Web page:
Philosophical overview: method to the madness

What can you learn by beating up your enemy?

n case you haven't noticed, our basic approach to understanding myosin is to take a perfectly good (actually, an absolutely astounding) machine and kick it into submission. What can we possibly hope to learn about how the machine works by breaking it?

irst, it's important to note how very difficult it is to learn from a tiny, fast, efficient little machine such as the myosin motor. This thing has spent a billion years being refined into an awesome device for powering almost everything you do (anything that involves muscle involves some form of myosin, and many things that don't involve muscle, such as the division of cells, also require myosin!) What the machine isn't designed to do is to be scientifically analyzed. One goal of a mutation-driven approach is to beat up the motor somewhat such that its properties begin to fall closer to our abilities to watch. Much like watching a slow-motion video of a bird flying or something.

ut there's a much more subtle and important aspect to this approach. We hope to gain insights into the machine by 'taking it apart', just as you might do with an (old) car engine.

ne useful analogy for explaining why making damaging mutations helps us to understand how protein machines works comes from my primitive understanding of my car. Having bottomed it out (thus inducing damage, similar to our approach with mutagenesis, except we do that on purpose), I was suddenly in a position to learn something about how it works. Starting up the car the next day, I was greeted by a roar, and I noticed steam emerging from the middle of the car rather than the tail end where it usually exited. Upon close inspection, I found that the muffler was emitting the steam, and achieved much enlightenment. First, I learned that there was such a thing as a muffler--from driving a functional car, I had been blissfully unaware of such things. Second, I learned from the smoke and site of damage where the muffler was--toward the middle of the car on the underside. Finally, I learned what the functional roles of the muffler were--to dampen sound and to conduct the exhaust to the rear of the car! An amazing series of findings, all achieved by running my car over a rock.

hus it also is with our mutant-making strategy. By taking a perfectly good machine and damaging it (and then searching carefully for machines showing partially impaired function--I would've learned little about mufflers if I had totaled the car or ripped out the engine!) we seek to learn what the function of parts is, where they are, and hope to gain insights into how they perform that function. It is important to note that an analogy to a macroscopic mechanical device, such as an auto engine, is useful, but there are also key differences. In looking at an engine, we observe discrete parts--pistons, wires, gas lines, valves.... In looking at a protein, it's all kind of "one thing"--sure there are 20 discrete building blocks that have been strung together to make the machine, but they're all wadded up into one blob. The key here is that we are only beginning to have some grasp of what the "parts" of a protein machine are! Also, a protein machine is much more homogeneous than a mechanical device--if you take out almost any chunk of it, there's a good chance the whole machine will "melt" into a shape that bears essentially no resemblance to the original! So we need to "dissect" a protein machine in subtle ways that preserve the general shape and workings of the device, but nonetheless perturb it in ways we can detect and try to understand.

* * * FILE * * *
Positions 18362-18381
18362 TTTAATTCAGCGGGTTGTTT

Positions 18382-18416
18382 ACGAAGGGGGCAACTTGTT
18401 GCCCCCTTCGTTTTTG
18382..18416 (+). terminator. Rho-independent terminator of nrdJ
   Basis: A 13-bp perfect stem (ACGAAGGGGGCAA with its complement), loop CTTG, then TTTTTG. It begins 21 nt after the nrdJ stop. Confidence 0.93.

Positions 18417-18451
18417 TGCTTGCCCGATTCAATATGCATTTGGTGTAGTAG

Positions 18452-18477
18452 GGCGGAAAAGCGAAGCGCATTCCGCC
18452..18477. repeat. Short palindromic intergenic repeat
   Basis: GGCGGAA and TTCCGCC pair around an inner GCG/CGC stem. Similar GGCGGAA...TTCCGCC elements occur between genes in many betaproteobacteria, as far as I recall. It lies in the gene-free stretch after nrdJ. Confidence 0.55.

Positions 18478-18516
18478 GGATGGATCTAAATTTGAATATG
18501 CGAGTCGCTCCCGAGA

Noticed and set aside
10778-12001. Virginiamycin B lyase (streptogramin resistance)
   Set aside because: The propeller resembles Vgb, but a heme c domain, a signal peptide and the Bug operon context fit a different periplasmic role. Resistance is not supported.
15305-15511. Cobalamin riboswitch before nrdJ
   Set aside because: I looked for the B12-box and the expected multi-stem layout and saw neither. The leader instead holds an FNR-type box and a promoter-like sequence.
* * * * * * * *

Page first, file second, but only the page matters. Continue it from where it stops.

hat's the problem with the story so far--I learned what goes wrong when the muffler is damaged, but I have gained little insight into how the muffler carries out its chores. Here comes the second tier of our approach: to further damage the motor such that its function is improved! This is a pretty counter intuitive concept, and works much better in the protein world than it does with cars. It has a lot to do with the differences between protein machines and mechanical devices, particularly the way the elements of each are put together and the kinds of forces that hold them together. Given these differences, I hope I will be forgiven for the following rather contrived and implausible example.